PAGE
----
Universal Plugin

The Universal Plugin creates a generic, or “universal” distribution package. This is called “universal packaging.” Universal packaging just takes a plain mappings configuration and generates various package files in the output format specified. Because it creates a distribution that is not tied to any particular platform it may require manual labor (more work from your users) to correctly install and set up.

Requirements

Depending on what output format you want to use, you need one of the following applications installed

  • zip (if native)
  • gzip
  • xz
  • tar
  • hdiutil (for dmg)

Build

There is a task for each output format

Zip

sbt universal:packageBin

Tar

sbt universal:packageZipTarball

Xz

sbt universal:packageXzTarball

Dmg

sbt universal:packageOsxDmg

Required Settings

The Universal Plugin has no mandatory fields.

Enable the universal plugin

enablePlugins(UniversalPlugin)

Configurations

Settings and Tasks inherited from parent plugins can be scoped with Universal.

Universal packaging provides three Configurations:

universal
For creating full distributions
universal-docs
For creating bundles of documentation
universal-src
For creating bundles of source.

Here is how the values for name and packageName are used by the three configurations:

name in Universal := name.value

name in UniversalDocs <<= name in Universal

name in UniversalSrc <<= name in Universal

packageName in Universal := packageName.value

Settings

As we showed before, the universal packages are completely configured through the use of mappings. Simply specify the desired mappings for a given configuration. For example:

mappings in Universal <+= packageBin in Compile map { p => p -> "lib/foo.jar" }

However, sometimes it may be advantageous to customize the files for each archive separately. For example, perhaps the .tar.gz has an additional README plaintext file in addition to a README.html. To add this just to the .tar.gz file, use the task-scope feature of sbt:

mappings in Universal in package-zip-tarball += file("README") -> "README"

Besides mappings, the name, sourceDirectory and target configurations are all respected by universal packaging.

Note: The Universal plugin will make anything in a bin/ directory executable. This is to work around issues with JVM and file system manipulations.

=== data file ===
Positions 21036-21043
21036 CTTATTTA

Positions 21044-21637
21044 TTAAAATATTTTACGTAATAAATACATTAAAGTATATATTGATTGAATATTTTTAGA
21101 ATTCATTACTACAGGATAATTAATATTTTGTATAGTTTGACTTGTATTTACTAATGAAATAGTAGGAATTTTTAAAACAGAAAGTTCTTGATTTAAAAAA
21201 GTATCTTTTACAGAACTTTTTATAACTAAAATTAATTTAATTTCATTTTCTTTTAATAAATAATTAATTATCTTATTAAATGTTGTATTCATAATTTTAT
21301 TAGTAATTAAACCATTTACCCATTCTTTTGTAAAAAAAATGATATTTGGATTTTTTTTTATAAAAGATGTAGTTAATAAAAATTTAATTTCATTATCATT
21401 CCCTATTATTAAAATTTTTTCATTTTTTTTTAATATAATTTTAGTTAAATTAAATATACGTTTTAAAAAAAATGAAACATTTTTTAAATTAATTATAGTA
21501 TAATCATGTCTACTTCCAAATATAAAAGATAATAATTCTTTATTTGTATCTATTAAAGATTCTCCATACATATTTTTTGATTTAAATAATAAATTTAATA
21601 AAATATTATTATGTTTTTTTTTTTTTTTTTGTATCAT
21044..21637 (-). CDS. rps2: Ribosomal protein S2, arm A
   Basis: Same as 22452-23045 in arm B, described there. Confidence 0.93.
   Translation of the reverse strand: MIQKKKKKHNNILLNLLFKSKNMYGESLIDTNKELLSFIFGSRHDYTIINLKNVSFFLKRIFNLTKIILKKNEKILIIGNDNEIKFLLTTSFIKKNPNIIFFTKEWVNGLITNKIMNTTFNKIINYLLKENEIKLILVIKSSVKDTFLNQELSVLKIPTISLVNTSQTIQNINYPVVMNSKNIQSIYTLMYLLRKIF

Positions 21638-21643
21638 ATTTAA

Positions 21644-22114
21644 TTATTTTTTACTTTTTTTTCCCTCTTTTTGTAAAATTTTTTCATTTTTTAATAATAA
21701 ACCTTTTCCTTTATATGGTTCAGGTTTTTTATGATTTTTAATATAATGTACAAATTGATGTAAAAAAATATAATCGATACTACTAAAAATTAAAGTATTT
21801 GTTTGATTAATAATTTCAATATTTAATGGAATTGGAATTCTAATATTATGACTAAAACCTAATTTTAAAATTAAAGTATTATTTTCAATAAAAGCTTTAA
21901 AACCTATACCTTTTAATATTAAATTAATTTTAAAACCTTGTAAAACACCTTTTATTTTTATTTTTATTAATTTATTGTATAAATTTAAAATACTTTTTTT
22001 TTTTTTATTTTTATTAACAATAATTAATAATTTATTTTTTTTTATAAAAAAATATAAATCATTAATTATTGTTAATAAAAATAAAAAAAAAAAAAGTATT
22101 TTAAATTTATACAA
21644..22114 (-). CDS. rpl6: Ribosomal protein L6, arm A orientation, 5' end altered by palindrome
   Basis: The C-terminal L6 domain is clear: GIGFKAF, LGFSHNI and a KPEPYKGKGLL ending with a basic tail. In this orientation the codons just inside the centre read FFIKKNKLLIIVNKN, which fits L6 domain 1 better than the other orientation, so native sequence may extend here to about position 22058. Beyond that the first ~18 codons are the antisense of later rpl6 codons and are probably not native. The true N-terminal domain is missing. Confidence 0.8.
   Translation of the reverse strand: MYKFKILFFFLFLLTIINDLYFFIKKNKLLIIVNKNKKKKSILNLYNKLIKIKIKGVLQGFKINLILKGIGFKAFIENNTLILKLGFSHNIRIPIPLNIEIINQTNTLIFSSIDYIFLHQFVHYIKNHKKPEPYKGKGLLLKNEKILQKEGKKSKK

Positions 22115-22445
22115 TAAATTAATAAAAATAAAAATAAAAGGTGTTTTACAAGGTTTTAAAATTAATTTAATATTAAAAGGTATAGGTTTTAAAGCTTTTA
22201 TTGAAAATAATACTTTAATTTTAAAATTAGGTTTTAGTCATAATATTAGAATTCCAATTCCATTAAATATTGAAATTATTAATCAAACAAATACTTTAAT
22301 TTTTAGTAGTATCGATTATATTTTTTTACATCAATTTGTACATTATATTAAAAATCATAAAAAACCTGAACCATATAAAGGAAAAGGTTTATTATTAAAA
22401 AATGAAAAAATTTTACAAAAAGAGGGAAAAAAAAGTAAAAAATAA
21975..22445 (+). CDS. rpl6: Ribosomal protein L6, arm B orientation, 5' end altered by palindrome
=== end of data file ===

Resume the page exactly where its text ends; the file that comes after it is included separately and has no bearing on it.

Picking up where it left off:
Tasks

universal:package-bin
Creates the zip universal package.
universal:package-zip-tarball
Creates the tgz universal package.
universal:package-xz-tarball
Creates the txz universal package. The xz command can get better compression for some types of archives.
universal:package-osx-dmg
Creates the dmg universal package. This only work on OSX or systems with hdiutil.
universal-docs:package-bin
Creates the zip universal documentation package.
universal-docs:package-zip-tarball
Creates the tgz universal documentation package.
universal-docs:package-xz-tarball
Creates the txz universal documentation package. The xz command can get better compression for some types of archives.

Customize

Universal Archive Options

You can customize the commandline options (if used) for the different zip formats. If you want to force local for the tgz output add this line:

universalArchiveOptions in (Universal, packageZipTarball) := Seq("--force-local", "-pcvf")

This will set the cli options for the packageZipTarball task in the Universal plugin to use the options --force-local and pcvf. Be aware that the above line will overwrite the default options. You may want to prepend your options, doing something like:

universalArchiveOptions in (Universal, packageZipTarball) :=
  (Seq("--exclude", "*~") ++ (universalArchiveOptions in (Universal, packageZipTarball)).value)

Currently, these task can be customized:

universal:package-zip-tarball
universalArchiveOptions in (Universal, packageZipTarball)
universal:package-xz-tarball
universalArchiveOptions in (Universal, packageXzTarball)

Getting Started with Universal Packaging

By default, all files found in the src/universal directory are included in the distribution. So, the first step in creating a distribution is to place files in this directory and organize them as you’d like in them to be in the distributed package. If your output format is a zip file, for example, although the distribution will consist of just one zip file, the files and directories within that zip file will reflect the same organization and structure as src/universal.

To add files generated by the build task to a distribution, simply add a mapping to the mappings in Universal setting. Let’s look at an example where we add the packaged jar of a project to the lib folder of a distribution: